Opinion

opinion | Mark Pothier

In the White Mountains, food makes strangers less strange

Mark Pothier/Globe staff

Mark Pothier/Globe staff

In the White Mountains, food makes strangers less strange

Guests at Mizpah Spring Hut develop a sense of camaraderie over family-style meals.

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I’m nearly 4,000 feet above sea level, miles from the nearest road, standing in a kitchen from my childhood.

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Turkey roasts in the oven. Just-baked apple cake cools on the counter. Blueberry-lemonade cheesecake crowds a plate.

A few whiffs and the decades dissolve. It’s like I’m a child again. From the time I could scramble up a slope, my father often took me here — Mizpah Spring Hut, in an Alpine meadow in New Hampshire’s Presidential range. Some of my sturdiest memories of him are set in this place, one of eight overnight huts run by the Appalachian Mountain Club in the White Mountains. During early hikes, I was young enough to sometimes need Dad’s arms to hoist me over the trail’s root-wrapped rocks. Later, I was old enough to sometimes need an admonition: Stop complaining, we’re almost there.

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The Issue of Food

And then we were there — always in time for dinner, gobbling down food I would have declared poisonous on flat ground. Are there nuts in this bread? Is that a bean in my soup? I’ll try some. Part of it was the teenage need for any kind of sustenance: a bottomless appetite and no steak-and-cheese sandwiches in sight. But these mountain experiences were also nourishing in other ways.

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Meals at Mizpah are served family style on long wooden tables with backless benches. Guests — about 60 each evening in summer and early autumn — come from different places, along different paths, to share meals and stories. By dessert, strangers are less strange.

There is something else that makes hut food special — the way it gets to the table; on the shoulders of people like Abbey Bliss. She and other crew members carry provisions 2.7 miles on wooden packboards, at 35 to 75 pounds per load. “I find it to be a quite pleasant and mellow trail, if you take it slow,” Bliss says of what ordinary humans would consider an endurance test. But lugging everything that goes into every dish encourages equal parts appreciation and efficiency.

“In what we call the ‘real world,’ food is so readily available you hardly think twice about it,” she says while turning old bread into croutons. “Here, where you have to pack up each avocado, for example, you think about whether that’s something you need, or just want.”

On an August afternoon that can’t decide between sheets of fog or slivers of sun, the 22-year-old Amherst College graduate — whose real world address is in Cambridge — prepares for “go time.” That’s when her colleagues, four on this shift, are due back to help dole out dinner to overnight visitors. Everyone rotates as master chef, even the crew member whose cooking résumé begins and ends with a quesadilla.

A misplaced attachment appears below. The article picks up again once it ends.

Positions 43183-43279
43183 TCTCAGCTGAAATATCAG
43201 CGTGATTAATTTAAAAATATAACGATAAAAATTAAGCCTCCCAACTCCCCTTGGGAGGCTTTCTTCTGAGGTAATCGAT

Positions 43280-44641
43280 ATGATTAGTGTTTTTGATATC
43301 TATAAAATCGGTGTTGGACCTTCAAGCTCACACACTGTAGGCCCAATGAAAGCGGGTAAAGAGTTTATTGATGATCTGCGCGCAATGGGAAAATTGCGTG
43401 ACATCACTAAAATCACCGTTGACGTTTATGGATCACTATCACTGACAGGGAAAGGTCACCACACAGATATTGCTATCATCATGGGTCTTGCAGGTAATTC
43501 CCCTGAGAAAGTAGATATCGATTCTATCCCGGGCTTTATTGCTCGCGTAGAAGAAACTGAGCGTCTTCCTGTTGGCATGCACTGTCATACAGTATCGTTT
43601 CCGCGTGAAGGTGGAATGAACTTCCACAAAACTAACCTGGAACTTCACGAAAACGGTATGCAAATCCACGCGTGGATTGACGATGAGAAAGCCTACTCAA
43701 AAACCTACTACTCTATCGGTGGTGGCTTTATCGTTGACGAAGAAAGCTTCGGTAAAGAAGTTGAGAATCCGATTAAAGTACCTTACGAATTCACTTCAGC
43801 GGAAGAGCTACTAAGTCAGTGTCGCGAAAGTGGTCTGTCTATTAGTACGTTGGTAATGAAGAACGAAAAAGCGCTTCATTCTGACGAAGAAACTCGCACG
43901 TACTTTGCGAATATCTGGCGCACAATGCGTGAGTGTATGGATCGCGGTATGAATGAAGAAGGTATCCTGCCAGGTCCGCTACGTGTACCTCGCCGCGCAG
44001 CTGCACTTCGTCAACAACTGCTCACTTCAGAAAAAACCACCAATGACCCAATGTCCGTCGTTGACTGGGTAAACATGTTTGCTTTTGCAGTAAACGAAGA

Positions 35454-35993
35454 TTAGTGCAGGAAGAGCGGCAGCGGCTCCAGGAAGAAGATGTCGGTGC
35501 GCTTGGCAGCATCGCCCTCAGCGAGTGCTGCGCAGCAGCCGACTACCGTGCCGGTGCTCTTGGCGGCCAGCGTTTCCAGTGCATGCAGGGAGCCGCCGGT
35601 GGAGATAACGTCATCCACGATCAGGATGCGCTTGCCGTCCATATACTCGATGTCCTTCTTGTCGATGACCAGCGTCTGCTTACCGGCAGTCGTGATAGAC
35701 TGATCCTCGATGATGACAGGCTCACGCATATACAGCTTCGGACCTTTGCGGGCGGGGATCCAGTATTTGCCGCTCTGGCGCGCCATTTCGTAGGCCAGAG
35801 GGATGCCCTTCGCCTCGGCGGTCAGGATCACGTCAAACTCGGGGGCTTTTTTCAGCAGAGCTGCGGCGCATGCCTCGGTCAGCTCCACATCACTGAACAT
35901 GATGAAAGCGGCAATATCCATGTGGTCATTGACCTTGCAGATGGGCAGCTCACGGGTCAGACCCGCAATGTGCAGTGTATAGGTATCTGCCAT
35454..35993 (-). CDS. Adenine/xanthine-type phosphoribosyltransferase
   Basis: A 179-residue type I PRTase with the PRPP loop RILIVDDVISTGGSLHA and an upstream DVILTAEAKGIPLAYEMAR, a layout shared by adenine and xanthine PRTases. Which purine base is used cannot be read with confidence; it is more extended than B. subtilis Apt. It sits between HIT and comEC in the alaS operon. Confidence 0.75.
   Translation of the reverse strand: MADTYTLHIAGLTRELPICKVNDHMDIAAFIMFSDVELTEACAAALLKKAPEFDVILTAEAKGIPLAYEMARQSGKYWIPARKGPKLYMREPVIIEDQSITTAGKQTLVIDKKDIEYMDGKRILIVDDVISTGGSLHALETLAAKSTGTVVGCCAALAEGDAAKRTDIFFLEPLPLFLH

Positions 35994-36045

Meats, including bacon and sausage at breakfast, still rule, but the AMC has adapted to suit hikers’ evolving diets. “We do our best to accommodate vegetarian, gluten-free, Paleo, dairy-free, and all sorts of allergies,” says Bliss, who is hutmaster this season.

Mizpah Spring Hut in New Hampshire is nearly 4,000 feet above sea level.

Mark Pothier/Globe staff

Mizpah Spring Hut in New Hampshire is nearly 4,000 feet above sea level.

The fare may not be three-star cuisine, but it’s hearty and plentiful. Turkey with “all the fixin’s” — cooked in a propane-powered stove — will be joined by tomato soup, “sub-Alpine salad,” pesto “Best O Bread,” and a mystery dessert, which I’m certain is that apple cake with maple glaze.

“There is always a soup, bread, salad, main course, a veggie, a starch, and a dessert,” says Bliss. “That’s a lot of food.”

She spends the evening before her kitchen day mining for recipes in a battered book. But she knows that the secret to Mizpah’s food isn’t found in its pages. Earlier in the week, a massive storm rocked the hut “and we could hardly hear the thunder over the sound of people chatting,” Bliss says. “People come up to the mountain from all parts of the world. By the end, there’s a lot of camaraderie.”

Mark Pothier/Globe staff

Marilyn Lyell and her husband, Chan, have come from Newport, R.I. They’re Mizpah veterans. “It’s not just the food,” Marilyn says, leaning into me for emphasis. “It’s the whole deal.”

The Lyells are anxious for go time. Me, I’ve got to get going — a slippery downhill slog and four-hour car trip home await. Dinner, this time, will have to be imagined. Alone in the forest with its slimming light, lost in the thump-thump of my footsteps, I feel fulfilled if not full. It’s been a long day of long-steeped memories, once again freshly savored.

Mark Pothier can be reached at mark.pothier@globe.com. Follow him on Twitter @markpothier.

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The Issue of Food

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